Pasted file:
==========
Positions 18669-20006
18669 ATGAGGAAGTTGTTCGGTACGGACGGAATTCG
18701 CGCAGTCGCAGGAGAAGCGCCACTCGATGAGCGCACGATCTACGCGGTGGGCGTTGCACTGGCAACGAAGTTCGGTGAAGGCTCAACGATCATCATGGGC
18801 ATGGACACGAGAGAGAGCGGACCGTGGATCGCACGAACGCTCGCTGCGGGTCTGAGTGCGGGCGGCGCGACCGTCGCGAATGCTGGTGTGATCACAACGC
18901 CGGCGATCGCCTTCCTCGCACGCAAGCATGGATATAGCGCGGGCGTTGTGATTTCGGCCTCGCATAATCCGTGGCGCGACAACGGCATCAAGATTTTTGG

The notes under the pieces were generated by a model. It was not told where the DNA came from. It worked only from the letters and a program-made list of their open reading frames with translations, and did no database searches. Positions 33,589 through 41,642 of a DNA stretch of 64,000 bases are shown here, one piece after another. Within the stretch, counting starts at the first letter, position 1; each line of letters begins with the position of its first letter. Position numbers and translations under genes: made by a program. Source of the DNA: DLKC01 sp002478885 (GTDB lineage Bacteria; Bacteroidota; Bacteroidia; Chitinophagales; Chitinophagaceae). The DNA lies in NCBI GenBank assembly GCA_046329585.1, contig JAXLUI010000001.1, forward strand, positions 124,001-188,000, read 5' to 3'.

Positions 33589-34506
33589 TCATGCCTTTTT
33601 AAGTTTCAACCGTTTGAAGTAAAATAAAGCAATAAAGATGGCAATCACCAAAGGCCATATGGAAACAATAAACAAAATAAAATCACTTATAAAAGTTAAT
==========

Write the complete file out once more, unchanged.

Positions 18669-20006
18669 ATGAGGAAGTTGTTCGGTACGGACGGAATTCG
18701 CGCAGTCGCAGGAGAAGCGCCACTCGATGAGCGCACGATCTACGCGGTGGGCGTTGCACTGGCAACGAAGTTCGGTGAAGGCTCAACGATCATCATGGGC
18801 ATGGACACGAGAGAGAGCGGACCGTGGATCGCACGAACGCTCGCTGCGGGTCTGAGTGCGGGCGGCGCGACCGTCGCGAATGCTGGTGTGATCACAACGC
18901 CGGCGATCGCCTTCCTCGCACGCAAGCATGGATATAGCGCGGGCGTTGTGATTTCGGCCTCGCATAATCCGTGGCGCGACAACGGCATCAAGATTTTTGG

The notes under the pieces were generated by a model. It was not told where the DNA came from. It worked only from the letters and a program-made list of their open reading frames with translations, and did no database searches. Positions 33,589 through 41,642 of a DNA stretch of 64,000 bases are shown here, one piece after another. Within the stretch, counting starts at the first letter, position 1; each line of letters begins with the position of its first letter. Position numbers and translations under genes: made by a program. Source of the DNA: DLKC01 sp002478885 (GTDB lineage Bacteria; Bacteroidota; Bacteroidia; Chitinophagales; Chitinophagaceae). The DNA lies in NCBI GenBank assembly GCA_046329585.1, contig JAXLUI010000001.1, forward strand, positions 124,001-188,000, read 5' to 3'.

Positions 33589-34506
33589 TCATGCCTTTTT
33601 AAGTTTCAACCGTTTGAAGTAAAATAAAGCAATAAAGATGGCAATCACCAAAGGCCATATGGAAACAATAAACAAAATAAAATCACTTATAAAAGTTAAT